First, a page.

Eric Murray " Kremmling hospital takes steps to avoid medication errors
May 31, 2009
Taking the correct medicine in the correct dosage is important ” obviously. But mistakes can happen at home, as well as in medical facilities and the results can mean discomfort from side-effects, an allergic reaction or even death.
Take, for instance, the morning when I woke up with a splitting headache. With eyes squinted in anguish and further irritated from the sunlight shining through my bedroom window, I stumbled to the medicine cabinet. Only able to crack open a single eye just enough to read the word “Tylenol,” I hastily grabbed the bottle and fumbled to open the lid. I dumped three pills into my hand and foolishly reasoned that my headache was so bad I could take the extra pill, against the recommended dosage of two, in order to really knock this head-splitter out fast so I could get to work.
This was an especially bad idea considering the fact I would soon learn with much disappointment. As I brushed my teeth and looked at the bottle again, this time with both eyes fully open, I realized that the three Tylenol I took were actually Tylenol PM, the nighttime, help-you-sleep-quick kind. I had just swallowed three of them early in the morning, before work.
Needless to say my day was a battle of fighting off a strong need to sleep throughout driving, meetings, answering phone calls and tying to complete projects. There was a lot of uncontrollable drooling and head teetering.
Medication errors in hospitals across the nation can have grave consequences. Mistakes can be a result of several factors including misreading labels, misunderstanding drug abbreviations, misunderstanding allergies, lab tests or misreading hand-written notes regarding the patient’s condition or other special instructions. Environmental factors such as poor lighting, heat, noise can be causes of mistakes.
Another reason might be multi-tasking and interruptions while a health care professional is administering medications. To prevent this possibility, hospitals such as Kremmling Memorial have implemented a simple yet effective strategy ” “Non-Interruption Wear.” It is made known to all hospital staff that when a nurse is wearing an orange satchel, the nurse is not to be interrupted. The brightly colored sash provides a visual reminder to others that the nurse is busy carrying out the critical task of administering medication to a patient.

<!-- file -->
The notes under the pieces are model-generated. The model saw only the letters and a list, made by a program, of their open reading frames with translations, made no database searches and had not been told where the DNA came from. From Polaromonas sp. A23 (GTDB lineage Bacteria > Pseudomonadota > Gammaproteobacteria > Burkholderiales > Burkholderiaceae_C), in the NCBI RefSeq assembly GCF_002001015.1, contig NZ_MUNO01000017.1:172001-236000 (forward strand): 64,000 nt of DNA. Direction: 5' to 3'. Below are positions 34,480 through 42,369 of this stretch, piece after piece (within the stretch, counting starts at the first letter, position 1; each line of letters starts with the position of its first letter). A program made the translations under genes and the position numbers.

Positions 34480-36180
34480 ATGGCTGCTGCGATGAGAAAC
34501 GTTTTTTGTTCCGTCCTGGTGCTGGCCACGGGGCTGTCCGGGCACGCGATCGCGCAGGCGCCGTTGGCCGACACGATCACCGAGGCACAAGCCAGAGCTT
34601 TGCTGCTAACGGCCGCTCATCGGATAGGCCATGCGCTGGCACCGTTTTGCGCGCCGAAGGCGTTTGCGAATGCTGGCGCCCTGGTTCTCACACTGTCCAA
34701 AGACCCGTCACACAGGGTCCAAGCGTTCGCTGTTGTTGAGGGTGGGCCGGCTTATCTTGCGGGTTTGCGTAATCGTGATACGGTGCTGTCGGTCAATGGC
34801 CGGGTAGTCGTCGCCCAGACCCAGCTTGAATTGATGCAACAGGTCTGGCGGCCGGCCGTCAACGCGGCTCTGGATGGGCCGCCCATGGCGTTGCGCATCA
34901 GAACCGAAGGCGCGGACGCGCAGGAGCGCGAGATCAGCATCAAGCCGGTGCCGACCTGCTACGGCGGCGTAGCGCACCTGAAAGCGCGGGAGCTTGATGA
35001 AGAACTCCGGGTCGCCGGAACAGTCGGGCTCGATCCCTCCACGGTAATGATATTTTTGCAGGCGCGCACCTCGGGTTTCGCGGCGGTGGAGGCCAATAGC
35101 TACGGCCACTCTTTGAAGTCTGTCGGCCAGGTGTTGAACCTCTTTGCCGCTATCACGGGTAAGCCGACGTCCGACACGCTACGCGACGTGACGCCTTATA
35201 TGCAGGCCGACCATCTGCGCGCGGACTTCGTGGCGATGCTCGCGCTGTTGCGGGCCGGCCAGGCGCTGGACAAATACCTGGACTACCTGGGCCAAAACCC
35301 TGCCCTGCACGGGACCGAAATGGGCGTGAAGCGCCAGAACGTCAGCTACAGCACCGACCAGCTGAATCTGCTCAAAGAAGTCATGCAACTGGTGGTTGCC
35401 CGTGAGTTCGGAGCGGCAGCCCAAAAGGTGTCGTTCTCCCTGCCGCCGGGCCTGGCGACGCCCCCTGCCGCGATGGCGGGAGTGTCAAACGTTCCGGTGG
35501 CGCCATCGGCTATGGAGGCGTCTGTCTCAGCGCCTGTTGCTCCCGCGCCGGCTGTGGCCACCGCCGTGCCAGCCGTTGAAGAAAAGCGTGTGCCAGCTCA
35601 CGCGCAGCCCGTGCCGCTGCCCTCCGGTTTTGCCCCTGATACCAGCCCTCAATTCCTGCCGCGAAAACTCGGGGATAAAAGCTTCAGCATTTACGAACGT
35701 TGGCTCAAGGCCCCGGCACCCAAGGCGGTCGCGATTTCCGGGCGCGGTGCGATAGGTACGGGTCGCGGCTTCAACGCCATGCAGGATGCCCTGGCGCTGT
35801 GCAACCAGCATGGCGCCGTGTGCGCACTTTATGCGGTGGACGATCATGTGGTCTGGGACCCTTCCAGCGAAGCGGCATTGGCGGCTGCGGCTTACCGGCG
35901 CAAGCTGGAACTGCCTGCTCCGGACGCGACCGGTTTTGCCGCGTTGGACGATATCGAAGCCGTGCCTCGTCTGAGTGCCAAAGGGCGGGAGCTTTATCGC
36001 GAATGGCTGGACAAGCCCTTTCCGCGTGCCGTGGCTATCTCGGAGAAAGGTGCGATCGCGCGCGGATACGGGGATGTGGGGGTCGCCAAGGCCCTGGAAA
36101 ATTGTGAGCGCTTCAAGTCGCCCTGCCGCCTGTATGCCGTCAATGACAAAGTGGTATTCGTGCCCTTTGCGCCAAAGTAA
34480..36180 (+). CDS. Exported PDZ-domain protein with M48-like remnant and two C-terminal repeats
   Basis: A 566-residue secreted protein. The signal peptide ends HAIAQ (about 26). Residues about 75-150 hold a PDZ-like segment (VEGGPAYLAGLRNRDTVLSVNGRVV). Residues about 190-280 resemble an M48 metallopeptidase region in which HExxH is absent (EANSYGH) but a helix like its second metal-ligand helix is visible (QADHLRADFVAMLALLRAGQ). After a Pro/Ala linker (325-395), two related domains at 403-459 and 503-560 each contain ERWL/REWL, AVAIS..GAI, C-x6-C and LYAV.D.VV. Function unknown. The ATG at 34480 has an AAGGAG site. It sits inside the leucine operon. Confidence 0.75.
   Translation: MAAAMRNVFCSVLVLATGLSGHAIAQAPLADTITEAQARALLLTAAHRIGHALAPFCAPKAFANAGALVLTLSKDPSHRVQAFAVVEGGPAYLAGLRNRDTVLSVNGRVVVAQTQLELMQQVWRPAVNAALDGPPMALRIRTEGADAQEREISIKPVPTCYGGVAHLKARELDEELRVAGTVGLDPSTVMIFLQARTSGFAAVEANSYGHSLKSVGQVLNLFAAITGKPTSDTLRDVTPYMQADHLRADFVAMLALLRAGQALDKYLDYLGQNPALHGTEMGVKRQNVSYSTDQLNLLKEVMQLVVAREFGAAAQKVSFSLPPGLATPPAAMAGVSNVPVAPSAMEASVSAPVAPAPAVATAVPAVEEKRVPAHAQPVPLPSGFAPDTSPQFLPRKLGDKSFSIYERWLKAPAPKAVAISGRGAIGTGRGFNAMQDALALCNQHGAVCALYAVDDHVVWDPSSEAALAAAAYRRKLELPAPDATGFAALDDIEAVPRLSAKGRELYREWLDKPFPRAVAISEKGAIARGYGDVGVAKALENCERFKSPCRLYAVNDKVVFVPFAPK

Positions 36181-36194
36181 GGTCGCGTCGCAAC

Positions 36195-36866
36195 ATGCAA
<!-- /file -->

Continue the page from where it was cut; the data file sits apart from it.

“This is working well,” said Cindy Callihan, RN at Kremmling Memorial. She says all other employees respect the technique and simply leave the nurse alone until she has completed her drug administration and address her afterwards.
Decreasing the number of interruptions during this critical task allows the nurse to focus solely on the administration of the medication. “This is a simple but mandatory requirement we have implemented to meet one of our National Patient Safety Goals: Safe Medication Administration,” said Carmen Covington, RN Staff Development Coordinator for KMHD.
In 1980 about 600 medications were commonly administered to patients in health care settings. Today that number exceeds 10,000 different medications, dosages, and administration routines. The nurse must have a working knowledge of the reason for taking a medication, the physiologic actions a medication has on the body, the potential side effects for the patient based on a variety of patient risk factors, and the patient’s expected reaction to a medication.
Nurses do this in addition to the many other aspects of their daily duties and responsibilities to ensure the provision of safe patient care. So actions we can take to decrease distractions for the nurse will aid them in their effort to administer the right medications to the right patient, at the right time, in the right dose, and the right route to deliver safe patient care.
Patients can also be pro-active in the safety of their medications. Start by asking questions to improve understanding of why certain medications are prescribed. It is also wise to ask for a printed out copy of your prescription along with the reason for taking it, when to take it and the dosage.
Every time a patient goes in to see a doctor, this list should be shared with the physician. Better yet, grab a paper bag, toss in all of your bottles of medications, vitamins and even herbs and show your doctor what you have been taking. These simple, yet effective measures for taking medicine at home, along with the measures taken by hospital medical staff during a hospital stay, both improve safety of taking medication.
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